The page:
Pan JH, et al. Vitamin E Deficiency Depressed Fish Growth, Disease Resistance, and the Immunity and Structural Integrity of Immune Organs in Grass Carp (Ctenopharyngodon Idella): Referring to NF-κB, TOR and Nrf2 Signaling. Fish Shellfish Immunol. 2017;60:219-236. PubMed PMID: 27888132.
* Article titles in AMA citation format should be in sentence-case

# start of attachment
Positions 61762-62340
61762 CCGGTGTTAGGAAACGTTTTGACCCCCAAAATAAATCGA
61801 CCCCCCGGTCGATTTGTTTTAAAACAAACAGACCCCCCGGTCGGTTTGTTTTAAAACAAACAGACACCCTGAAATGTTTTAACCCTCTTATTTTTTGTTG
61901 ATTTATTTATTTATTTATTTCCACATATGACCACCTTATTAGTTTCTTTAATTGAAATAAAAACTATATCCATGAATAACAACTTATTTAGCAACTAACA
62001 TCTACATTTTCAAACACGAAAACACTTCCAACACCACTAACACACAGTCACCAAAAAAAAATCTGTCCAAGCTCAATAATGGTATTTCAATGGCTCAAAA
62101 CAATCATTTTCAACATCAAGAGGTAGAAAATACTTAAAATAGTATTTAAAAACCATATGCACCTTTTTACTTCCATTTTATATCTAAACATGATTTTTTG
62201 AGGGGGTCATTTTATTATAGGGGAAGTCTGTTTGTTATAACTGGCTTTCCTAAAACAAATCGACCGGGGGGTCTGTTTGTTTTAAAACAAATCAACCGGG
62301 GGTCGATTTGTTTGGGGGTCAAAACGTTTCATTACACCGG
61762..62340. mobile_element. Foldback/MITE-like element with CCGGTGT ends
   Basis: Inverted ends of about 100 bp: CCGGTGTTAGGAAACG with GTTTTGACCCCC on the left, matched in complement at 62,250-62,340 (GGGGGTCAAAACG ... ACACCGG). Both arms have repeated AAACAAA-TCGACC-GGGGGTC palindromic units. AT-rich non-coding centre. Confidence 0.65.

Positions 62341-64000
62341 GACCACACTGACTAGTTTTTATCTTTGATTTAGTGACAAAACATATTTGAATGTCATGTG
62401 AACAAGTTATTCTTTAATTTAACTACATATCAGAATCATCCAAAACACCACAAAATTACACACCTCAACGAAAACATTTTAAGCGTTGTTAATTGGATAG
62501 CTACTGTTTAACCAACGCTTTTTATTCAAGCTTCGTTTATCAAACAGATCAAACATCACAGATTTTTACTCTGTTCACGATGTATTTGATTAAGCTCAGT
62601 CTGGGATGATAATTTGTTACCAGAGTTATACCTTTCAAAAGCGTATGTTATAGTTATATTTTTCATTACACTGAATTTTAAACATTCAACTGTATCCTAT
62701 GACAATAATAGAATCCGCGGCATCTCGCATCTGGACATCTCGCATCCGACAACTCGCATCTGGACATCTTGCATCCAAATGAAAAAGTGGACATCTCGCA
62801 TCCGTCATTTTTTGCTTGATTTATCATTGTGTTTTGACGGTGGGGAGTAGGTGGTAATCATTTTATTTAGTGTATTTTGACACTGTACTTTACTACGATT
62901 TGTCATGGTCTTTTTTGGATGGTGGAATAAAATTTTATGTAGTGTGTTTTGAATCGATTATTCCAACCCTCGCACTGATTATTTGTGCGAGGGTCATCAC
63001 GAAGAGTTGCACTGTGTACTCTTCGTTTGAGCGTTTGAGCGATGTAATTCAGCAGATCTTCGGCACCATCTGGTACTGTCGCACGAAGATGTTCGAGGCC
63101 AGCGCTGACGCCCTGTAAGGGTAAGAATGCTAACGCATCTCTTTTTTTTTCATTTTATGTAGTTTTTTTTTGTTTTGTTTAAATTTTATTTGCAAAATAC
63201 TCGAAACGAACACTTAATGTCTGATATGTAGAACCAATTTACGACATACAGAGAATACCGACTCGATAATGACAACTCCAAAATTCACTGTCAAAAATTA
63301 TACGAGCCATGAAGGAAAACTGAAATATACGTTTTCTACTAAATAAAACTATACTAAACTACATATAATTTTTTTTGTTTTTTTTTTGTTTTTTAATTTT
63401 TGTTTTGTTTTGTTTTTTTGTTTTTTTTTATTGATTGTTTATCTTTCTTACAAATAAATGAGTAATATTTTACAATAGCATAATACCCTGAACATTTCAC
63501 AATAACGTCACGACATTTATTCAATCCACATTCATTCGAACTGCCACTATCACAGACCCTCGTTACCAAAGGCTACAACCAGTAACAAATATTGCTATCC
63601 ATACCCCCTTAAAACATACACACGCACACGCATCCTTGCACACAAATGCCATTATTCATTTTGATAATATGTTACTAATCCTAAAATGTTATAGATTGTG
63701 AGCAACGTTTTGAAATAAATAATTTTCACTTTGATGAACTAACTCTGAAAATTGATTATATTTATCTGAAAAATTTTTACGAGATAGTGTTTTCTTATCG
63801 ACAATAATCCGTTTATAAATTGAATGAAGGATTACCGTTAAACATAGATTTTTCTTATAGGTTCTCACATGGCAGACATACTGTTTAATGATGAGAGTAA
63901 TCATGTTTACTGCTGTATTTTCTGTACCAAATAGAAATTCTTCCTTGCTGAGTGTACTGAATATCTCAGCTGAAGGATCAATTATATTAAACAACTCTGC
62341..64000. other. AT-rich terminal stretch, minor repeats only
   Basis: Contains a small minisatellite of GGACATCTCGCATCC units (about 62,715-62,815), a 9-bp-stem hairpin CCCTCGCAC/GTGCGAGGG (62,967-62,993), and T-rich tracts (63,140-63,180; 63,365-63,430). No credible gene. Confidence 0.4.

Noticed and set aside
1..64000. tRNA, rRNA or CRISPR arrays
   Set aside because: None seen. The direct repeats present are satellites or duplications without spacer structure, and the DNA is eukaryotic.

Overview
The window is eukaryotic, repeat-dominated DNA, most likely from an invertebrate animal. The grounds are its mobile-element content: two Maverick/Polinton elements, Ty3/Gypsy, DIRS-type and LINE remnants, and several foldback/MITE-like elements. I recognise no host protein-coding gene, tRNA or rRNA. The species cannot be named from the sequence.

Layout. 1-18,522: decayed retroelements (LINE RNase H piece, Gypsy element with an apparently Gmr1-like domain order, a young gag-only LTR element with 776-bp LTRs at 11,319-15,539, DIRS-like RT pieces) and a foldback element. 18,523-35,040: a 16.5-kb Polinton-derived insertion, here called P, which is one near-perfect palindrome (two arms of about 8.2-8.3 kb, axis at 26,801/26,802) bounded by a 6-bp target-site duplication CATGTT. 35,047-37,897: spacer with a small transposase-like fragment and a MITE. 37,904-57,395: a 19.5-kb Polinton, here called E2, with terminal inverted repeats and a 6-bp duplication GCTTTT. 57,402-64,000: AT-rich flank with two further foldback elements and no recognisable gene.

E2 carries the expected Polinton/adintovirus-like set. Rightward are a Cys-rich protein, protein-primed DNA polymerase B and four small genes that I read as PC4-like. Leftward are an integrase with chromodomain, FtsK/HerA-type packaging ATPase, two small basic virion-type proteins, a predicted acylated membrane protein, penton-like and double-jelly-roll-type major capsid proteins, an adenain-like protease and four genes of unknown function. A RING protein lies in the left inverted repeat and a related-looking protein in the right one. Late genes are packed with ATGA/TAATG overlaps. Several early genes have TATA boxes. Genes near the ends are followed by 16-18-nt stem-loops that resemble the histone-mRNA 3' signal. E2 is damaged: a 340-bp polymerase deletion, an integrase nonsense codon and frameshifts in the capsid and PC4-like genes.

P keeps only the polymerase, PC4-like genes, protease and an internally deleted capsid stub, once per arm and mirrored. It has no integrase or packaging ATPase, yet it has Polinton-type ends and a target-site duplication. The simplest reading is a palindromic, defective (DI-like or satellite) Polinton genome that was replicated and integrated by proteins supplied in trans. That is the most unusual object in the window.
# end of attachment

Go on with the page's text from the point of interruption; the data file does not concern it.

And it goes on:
TY - JOUR T1 - Vitamin E deficiency depressed fish growth, disease resistance, and the immunity and structural integrity of immune organs in grass carp (Ctenopharyngodon idella): Referring to NF-κB, TOR and Nrf2 signaling. AU - Pan,Jia-Hong, AU - Feng,Lin, AU - Jiang,Wei-Dan, AU - Wu,Pei, AU - Kuang,Sheng-Yao, AU - Tang,Ling, AU - Zhang,Yong-An, AU - Zhou,Xiao-Qiu, AU - Liu,Yang, Y1 - 2016/11/22/ PY - 2016/07/12/received PY - 2016/11/15/revised PY - 2016/11/18/accepted PY - 2016/11/27/pubmed PY - 2017/3/25/medline PY - 2016/11/27/entrez KW - Antioxidant capacity KW - Apoptosis KW - Grass carp (Ctenopharyngodon idella) KW - Immune organs KW - Immunity KW - Vitamin E SP - 219 EP - 236 JF - Fish & shellfish immunology JO - Fish Shellfish Immunol VL - 60 N2 - This study investigated the effects of dietary vitamin E on growth, disease resistance and the immunity and structural integrity of head kidney, spleen and skin in grass carp (Ctenopharyngodon idella). The fish were fed six diets containing graded levels of vitamin E (0, 45, 90, 135, 180 and 225 mg/kg diet) for 10 weeks. Subsequently, a challenge test was conducted by injection of Aeromonas hydrophila. The results showed that compared with optimal vitamin E supplementation, vitamin E deficiency caused depressed growth, poor survival rates and increased skin lesion morbidity in grass carp. Meanwhile, vitamin E deficiency decreased lysozyme and acid phosphatase activities, complement component 3 and complement component 4 contents in the head kidney, spleen and skin of grass carp (P < 0.05). Moreover, vitamin E deficiency down-regulated antimicrobial peptides (Hepcidin, liver-expressed antimicrobial peptide-2A, -2B, β-defensin), IL-10, TGFβ1, IκBα, TOR and S6K1 mRNA levels (P < 0.05) and up-regulated IL-1β, IL-6, IL-8, IFN-γ2 and TNFα, NF-κB p65, IKKα, IKKβ and 4EBP1 (not in the head kidney) mRNA levels (P < 0.05). In addition, vitamin E deficiency caused oxidative damage, decreased superoxide dismutase (SOD), glutathione peroxidase (GPx), catalase (CAT) and glutathione reductase (GR) activities, and down-regulated the mRNA levels of antioxidant enzymes and signaling molecules Nrf2 (P < 0.05). Vitamin E deficiency also induced apoptosis by up-regulating capase-2, -3, -7, and -8 mRNA levels in the head kidney, spleen and skin of grass carp. In conclusion, this study indicated that dietary vitamin E deficiency depressed fish growth, impaired the immune function and disturbed the structural integrity of the head kidney, spleen and skin in grass carp, but optimal vitamin E supplementation can reverse those negative effects in fish. The optimal vitamin E requirements for young grass carp (266.39-1026.63 g) to achieve optimal growth performance and disease resistance based on the percent weight gain (PWG) and skin lesion morbidity were estimated to be 116.2 and 130.9 mg/kg diet, respectively. Meanwhile, based on immune indicator (LA activity in the head kidney) and antioxidant indicator (protection of spleen against MDA), the optimal vitamin E requirements for young grass carp were estimated to be 123.8 and 136.4 mg/kg diet, respectively. SN - 1095-9947 UR - https://www.unboundmedicine.com/medline/citation/27888132/Vitamin_E_deficiency_depressed_fish_growth_disease_resistance_and_the_immunity_and_structural_integrity_of_immune_organs_in_grass_carp__Ctenopharyngodon_idella_:_Referring_to_NF_κB_TOR_and_Nrf2_signaling_ L2 - https://linkinghub.elsevier.com/retrieve/pii/S1050-4648(16)30746-X DB - PRIME DP - Unbound Medicine ER -